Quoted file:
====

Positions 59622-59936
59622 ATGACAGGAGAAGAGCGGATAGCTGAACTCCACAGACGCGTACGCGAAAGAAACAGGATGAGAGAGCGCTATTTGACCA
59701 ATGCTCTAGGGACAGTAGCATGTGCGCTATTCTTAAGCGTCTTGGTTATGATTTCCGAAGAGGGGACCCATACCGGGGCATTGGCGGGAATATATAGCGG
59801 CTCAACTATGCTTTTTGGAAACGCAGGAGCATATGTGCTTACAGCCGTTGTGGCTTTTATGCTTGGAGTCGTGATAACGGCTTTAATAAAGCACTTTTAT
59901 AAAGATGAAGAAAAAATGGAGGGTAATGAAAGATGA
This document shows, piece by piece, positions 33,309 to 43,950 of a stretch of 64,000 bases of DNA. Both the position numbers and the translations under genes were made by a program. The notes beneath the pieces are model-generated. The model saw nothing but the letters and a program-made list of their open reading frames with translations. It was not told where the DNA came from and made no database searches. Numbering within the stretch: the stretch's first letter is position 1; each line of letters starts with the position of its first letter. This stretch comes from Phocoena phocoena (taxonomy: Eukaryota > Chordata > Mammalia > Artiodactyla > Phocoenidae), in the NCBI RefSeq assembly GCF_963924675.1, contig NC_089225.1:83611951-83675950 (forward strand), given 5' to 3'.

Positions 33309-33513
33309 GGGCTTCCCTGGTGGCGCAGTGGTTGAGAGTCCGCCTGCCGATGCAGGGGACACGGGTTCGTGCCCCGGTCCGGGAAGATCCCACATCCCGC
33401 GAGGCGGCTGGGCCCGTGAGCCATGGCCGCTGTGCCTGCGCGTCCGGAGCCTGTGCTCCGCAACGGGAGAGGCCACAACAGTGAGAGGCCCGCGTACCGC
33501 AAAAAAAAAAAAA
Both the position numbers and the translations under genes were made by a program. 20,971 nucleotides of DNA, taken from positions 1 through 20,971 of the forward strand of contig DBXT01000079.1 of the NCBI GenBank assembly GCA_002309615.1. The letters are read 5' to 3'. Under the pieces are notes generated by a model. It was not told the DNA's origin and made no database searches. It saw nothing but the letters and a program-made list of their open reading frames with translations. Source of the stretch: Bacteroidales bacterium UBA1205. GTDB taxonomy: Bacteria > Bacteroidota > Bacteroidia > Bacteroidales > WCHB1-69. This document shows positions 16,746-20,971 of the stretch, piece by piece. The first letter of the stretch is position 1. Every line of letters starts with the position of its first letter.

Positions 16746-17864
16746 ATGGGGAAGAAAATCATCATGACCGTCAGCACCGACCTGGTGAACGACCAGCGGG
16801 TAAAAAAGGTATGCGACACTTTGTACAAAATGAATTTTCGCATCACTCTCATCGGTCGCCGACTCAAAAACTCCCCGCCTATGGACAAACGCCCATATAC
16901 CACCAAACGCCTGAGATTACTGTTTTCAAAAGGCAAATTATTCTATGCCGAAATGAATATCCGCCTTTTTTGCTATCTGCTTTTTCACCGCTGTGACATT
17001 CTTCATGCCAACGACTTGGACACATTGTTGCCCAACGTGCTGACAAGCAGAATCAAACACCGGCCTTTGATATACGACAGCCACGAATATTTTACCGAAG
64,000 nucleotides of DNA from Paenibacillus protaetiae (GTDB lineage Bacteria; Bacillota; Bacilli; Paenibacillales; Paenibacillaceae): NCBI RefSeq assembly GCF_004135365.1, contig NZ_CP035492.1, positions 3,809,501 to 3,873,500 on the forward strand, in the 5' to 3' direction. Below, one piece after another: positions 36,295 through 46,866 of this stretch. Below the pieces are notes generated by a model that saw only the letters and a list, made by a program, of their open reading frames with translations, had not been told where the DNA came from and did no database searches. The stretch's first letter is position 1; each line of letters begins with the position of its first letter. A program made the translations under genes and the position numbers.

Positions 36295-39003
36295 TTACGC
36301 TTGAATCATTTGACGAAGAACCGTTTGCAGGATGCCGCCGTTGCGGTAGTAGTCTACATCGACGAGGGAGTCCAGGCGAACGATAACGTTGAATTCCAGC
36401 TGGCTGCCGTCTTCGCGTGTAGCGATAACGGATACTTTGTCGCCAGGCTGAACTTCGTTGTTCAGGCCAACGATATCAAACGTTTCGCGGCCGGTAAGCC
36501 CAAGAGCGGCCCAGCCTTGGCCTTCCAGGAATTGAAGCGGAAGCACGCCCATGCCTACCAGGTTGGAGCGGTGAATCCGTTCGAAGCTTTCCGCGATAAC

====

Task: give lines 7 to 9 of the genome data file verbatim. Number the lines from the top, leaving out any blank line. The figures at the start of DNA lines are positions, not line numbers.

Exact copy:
Positions 33309-33513
33309 GGGCTTCCCTGGTGGCGCAGTGGTTGAGAGTCCGCCTGCCGATGCAGGGGACACGGGTTCGTGCCCCGGTCCGGGAAGATCCCACATCCCGC
33401 GAGGCGGCTGGGCCCGTGAGCCATGGCCGCTGTGCCTGCGCGTCCGGAGCCTGTGCTCCGCAACGGGAGAGGCCACAACAGTGAGAGGCCCGCGTACCGC